OpenJDK 64-Bit Server VM (build 20.0-b02, mixed mode)

Then I configured Netbeans to use that JDK to compile and run projects :

Netbeans 6.9 has build in modules to support some upcoming Java SE 7 syntax, such as the language simplifications proposed by project Coin.

BTW, should you want to create the builds yourself, everything is documented – you can even start a continuous build with Hudson. You can then download specific scripts to build OpenJDK on MacOSX and to create the installation packages (Will require Apple’s Developer Tools to be installed)

Enjoy !

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How to remotely capture a core dump on a Mac ?

Mac OS X is usually a very stable OS, over the last 10 years I can count on my fingers the rare number of cases when the system entirely crashed and required a reboot.

(I am not counting the deliberate attempts to make it crash , playing with development version of kernel modules or very very early builds of all kinds)

Since a couple of months however, I am able to crash the entire system just using iTunes.

When downloading multiple files simultaneously or when starting any type of concurrent disk access for several minutes, iTunes freezes, bringing the whole system down with him.

It looks like this is linked to my type of machine (iMac 24″) as I can not reproduce on any other three machines at home.  I am not the only one experiencing this issue.  Apple’s support forums host a thread here and another here with people describing exact similar symptoms (some of them with PowerMacs too)

As I am part of the Apple developer Program, I opened a bug report to request attention about this.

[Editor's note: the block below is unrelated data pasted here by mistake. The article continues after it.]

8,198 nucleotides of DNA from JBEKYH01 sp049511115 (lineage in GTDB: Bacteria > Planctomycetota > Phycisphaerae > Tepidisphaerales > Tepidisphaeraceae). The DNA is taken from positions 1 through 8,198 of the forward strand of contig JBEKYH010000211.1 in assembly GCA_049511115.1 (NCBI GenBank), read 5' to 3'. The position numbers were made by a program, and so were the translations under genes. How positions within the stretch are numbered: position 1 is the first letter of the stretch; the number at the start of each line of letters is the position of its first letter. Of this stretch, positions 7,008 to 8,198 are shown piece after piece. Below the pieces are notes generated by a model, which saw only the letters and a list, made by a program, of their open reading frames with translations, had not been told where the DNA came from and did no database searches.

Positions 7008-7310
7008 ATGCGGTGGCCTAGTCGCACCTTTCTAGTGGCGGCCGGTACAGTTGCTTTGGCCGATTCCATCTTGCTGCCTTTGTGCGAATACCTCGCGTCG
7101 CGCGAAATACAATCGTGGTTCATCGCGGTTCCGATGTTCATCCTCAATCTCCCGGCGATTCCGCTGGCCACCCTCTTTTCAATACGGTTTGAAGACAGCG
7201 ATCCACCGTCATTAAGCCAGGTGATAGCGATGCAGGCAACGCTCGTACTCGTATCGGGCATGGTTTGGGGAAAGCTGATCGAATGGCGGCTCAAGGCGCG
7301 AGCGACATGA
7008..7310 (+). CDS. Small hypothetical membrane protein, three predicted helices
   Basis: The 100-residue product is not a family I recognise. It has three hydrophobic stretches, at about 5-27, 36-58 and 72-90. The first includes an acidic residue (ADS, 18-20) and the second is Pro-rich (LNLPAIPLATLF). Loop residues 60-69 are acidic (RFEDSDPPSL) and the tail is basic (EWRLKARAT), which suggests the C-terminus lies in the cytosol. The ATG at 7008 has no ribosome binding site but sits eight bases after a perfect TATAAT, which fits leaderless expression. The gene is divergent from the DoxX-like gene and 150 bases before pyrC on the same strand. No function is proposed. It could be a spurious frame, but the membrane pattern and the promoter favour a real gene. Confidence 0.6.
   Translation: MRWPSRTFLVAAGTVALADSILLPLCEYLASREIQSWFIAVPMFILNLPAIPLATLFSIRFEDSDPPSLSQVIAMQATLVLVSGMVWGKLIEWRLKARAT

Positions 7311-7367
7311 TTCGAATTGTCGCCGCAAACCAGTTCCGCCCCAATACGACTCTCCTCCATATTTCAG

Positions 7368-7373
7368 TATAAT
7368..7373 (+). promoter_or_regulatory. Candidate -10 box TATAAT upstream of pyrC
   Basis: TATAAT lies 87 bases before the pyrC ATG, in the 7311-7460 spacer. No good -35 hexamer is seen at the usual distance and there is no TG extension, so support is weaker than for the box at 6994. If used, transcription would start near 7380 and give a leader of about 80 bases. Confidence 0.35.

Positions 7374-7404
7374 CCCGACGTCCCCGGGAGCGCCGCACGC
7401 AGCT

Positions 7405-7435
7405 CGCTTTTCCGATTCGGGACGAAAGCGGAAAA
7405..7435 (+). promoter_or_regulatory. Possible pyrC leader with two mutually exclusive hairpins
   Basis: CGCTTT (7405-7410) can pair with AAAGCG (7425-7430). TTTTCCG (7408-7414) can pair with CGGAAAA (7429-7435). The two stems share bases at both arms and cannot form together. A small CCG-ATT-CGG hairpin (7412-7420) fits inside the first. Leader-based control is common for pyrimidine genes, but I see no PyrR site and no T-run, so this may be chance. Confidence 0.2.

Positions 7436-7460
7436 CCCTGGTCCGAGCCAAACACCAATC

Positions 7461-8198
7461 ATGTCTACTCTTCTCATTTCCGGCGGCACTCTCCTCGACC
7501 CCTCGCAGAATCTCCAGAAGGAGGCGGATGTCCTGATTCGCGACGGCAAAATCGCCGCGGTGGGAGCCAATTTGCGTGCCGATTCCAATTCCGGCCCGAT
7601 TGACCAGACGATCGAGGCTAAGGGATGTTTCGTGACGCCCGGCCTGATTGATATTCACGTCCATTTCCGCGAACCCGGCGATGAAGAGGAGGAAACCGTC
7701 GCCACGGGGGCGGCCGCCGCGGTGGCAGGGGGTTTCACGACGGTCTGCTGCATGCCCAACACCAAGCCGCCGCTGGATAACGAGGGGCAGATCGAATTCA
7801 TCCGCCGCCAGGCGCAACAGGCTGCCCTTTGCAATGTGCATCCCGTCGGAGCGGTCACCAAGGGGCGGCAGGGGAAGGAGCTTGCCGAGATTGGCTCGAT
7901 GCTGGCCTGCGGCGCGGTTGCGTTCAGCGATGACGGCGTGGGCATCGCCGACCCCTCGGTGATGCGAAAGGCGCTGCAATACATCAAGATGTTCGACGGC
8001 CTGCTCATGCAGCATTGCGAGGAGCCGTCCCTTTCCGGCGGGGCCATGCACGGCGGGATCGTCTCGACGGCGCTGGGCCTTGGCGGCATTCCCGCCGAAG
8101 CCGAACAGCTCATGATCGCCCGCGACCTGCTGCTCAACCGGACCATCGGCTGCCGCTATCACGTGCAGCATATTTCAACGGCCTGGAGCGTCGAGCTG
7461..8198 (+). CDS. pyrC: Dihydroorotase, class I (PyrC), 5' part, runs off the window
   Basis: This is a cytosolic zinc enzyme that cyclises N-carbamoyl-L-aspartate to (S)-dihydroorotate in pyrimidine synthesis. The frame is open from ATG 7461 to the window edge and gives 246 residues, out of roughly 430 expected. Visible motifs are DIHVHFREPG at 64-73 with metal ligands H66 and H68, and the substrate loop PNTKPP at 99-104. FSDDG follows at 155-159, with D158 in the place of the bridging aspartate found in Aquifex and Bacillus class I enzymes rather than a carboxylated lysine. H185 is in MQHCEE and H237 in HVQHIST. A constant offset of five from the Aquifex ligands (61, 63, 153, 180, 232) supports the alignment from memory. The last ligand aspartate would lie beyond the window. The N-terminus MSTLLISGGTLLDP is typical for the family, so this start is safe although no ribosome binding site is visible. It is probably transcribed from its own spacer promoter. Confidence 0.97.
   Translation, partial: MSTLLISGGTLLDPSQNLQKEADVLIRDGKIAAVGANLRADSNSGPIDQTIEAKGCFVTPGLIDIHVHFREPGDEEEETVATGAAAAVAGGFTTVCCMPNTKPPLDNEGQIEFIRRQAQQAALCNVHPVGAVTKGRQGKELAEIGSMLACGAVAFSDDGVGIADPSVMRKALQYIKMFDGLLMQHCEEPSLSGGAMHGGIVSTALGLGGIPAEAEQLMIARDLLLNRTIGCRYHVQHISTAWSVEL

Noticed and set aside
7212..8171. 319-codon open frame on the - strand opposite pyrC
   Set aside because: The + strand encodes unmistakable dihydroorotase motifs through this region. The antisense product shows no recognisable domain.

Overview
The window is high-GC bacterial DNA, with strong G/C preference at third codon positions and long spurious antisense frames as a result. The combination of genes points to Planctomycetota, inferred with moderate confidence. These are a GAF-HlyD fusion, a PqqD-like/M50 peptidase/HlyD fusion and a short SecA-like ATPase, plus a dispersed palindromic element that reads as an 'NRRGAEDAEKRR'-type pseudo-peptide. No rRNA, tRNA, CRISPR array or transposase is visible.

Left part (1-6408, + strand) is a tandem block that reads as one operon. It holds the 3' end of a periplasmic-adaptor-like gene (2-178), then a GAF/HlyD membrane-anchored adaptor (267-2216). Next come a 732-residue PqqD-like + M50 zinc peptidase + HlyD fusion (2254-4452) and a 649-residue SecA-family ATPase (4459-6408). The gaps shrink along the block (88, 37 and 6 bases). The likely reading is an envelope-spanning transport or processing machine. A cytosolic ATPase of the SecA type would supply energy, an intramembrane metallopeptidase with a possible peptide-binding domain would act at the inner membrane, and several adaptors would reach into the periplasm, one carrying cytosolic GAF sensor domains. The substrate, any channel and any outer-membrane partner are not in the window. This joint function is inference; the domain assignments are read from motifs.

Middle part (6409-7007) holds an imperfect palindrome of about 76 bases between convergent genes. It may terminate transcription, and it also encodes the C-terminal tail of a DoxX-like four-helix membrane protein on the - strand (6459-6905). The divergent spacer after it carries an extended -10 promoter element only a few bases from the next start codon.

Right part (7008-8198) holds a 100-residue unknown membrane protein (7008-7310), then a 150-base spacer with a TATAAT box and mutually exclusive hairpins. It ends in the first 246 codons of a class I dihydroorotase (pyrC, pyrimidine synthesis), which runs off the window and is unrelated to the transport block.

Surprisingly, Apple answered with 2-3 weeks asking for more details, in particular, a stack trace of the system while in frozen state.

Stackshot can be enabled as follows:

sudo launchctl load -w /System/Library/LaunchDaemons/

Then, type the following chord:


a file will be written out /Library/Logs/stackshot.log and a symbolized file will be written to /Library/Logs/stackshot-syms.log

Unfortunately, this does not help in my case as the whole system was unresponsive when the crash occurs, I have no possibility to type any command while the system is frozen.

Apple then asked me to produce a core dump, using Non Maskable Interrupt trigger and a remote core dump server.

Basically, the idea is to configure the kernel to let it send a core dump to a remote server, through the network.  On another machine, you’ll have to setup the core dump server, i.e. a process that will listen on the network, will accept the connection from the crashed kernel and will dump the data to a file on disk.

Once the kernel client and the core dump server configured, you need to tell the kernel to generate the data and send them to the remote server.  For this top happen, you’ll need to force a panic with DTrace for example.

But in my case, the kernel is not panicking, just freezing.

I had to generate a Non Maskable Interrupt to activate the debugging process.  Once properly configured as described in Apple Technical Note, this is a simple as shortly pressing the POWER button.

This method is explained with many details and options in Apple technical Note TN2118.  It is surprisingly easy to setup and allows to collect valuable debugging information for developers.  I am attaching a screen shot of the crashed machine while in this state.

I hope Apple will be able to provide a fix for this issue.